Some memories are best left to fade into the ether of eternity.

However, one of my former charges is making an effort to never be forgotten. If there has ever been a Bane of My Existence, Robespierre was a strong contender for the honor. Rambunctious, cheeky and uncontainable, he likely set a world record for forcing me to pull over and restore order (which usually lasted five minutes, if that).

SEE: The Roadside Lecture Series Rolls On

In one of my, ahem, prouder and most, ahem, professional, ahem, moments, I’d warned Robespierre not to be “a smart ass” after he sassed me. To his credit, and my everlasting relief, he didn’t go home and tell his parents what his mean old bus driver had said. But despite all of our daily battles, he has retained some warm feelings for his former sparring partner. That became clear one afternoon while I waited outside Bubblefish Middle School as students were being dismissed. I noticed him walking past my bus with Beetlebomb, another charter member of the old wrecking crew.

“Hey, Mr. John!” Robespierre called out. “Do you miss us?”

“Not exactly,” I’d replied drily.

But our recent meeting on the activities bus was more cordial. Once again, he asked if I remembered him.

SEE: Meet the Hellions

“Oh, yes!” I chuckled, but I decided not to let bygones be bygones and not dig up old grievances. “How could I forget? How’s it going? You good?”

He said he was and I was glad to hear it. And although I hardly needed them, he kindly gave me directions to his house (now a fixture in my nightmares). We even shook hands as he departed.

So I have been thinking that while, unlike some of my fellow drivers, I’ve yet to have a former passenger come up to me and tell me that they appreciated me, I’m actually grateful to Robespierre and his rollicking cohorts. Why? Because they taught me how to better handle my current crop of middle schoolers without relying on strong drink, antacids and psychiatric therapy.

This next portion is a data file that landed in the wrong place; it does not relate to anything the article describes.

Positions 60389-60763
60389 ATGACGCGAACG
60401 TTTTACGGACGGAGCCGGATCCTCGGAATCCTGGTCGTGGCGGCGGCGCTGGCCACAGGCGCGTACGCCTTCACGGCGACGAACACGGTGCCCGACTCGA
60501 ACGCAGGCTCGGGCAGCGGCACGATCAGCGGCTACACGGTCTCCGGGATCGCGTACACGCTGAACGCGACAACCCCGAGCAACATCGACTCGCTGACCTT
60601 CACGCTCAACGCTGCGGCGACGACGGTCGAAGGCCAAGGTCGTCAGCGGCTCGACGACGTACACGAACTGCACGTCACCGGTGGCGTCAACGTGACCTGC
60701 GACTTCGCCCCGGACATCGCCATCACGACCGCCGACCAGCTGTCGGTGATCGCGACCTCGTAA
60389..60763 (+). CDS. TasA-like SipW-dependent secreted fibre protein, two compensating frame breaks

SEE: School Bus Life Lessons — Picking Your Battles

I never thought I’d say this, but these reunions, such as they were, made me misty for the good old days. They went by too fast.

School Bus Life Lessons: Keeping Your Cool

Legendary basketball coach John Wooden once said, “It’s what you learn after you know it all that counts.”

I just wrapped up my fourth school year of driving a big yellow riot on wheels and while I’ve never thought I know it all, I learned some important but unexpected stuff.

(This blog is based on actual events, though names, places and some personal details have been changed to protect the innocent as well as the guilty and avoid libel suits.)

For example, it dawned on me that I really can keep my cool when the going gets hot.

My first year or so I would come back from runs vibrating with anger and frustration about the three ring circus I’d just hauled. This year, I realized it wasn’t worth letting myself be wound up by a bunch of rampaging and sometimes insolent urchins. Getting mad doesn’t help your concentration. Better to take cool, effective action (a tactic I learned from my wife while we were raising our four kids).

In other words, don’t get mad, get even.

The new group of middle schoolers I drove this year made every day a grand game of Whack-a-Mole. As soon as I got them to stop cavorting in the aisle, they started leaving trash all over the bus. After I made them be more tidy, they started wrasslin’, bickering about seats, and sometimes even fighting. When I put the kibosh on that, they threw stuff and sprayed what smelled like cologne, body spray or bug juice. (The school viewed my bus videos in search of vapers.) Then they went back to cavorting in the aisle.

Rather than blow a fuse, I just wrote them up or presented them with bags of garbage as part of my “Trash Back Bonus” program.

SEE: How I won the School Bus Garbage War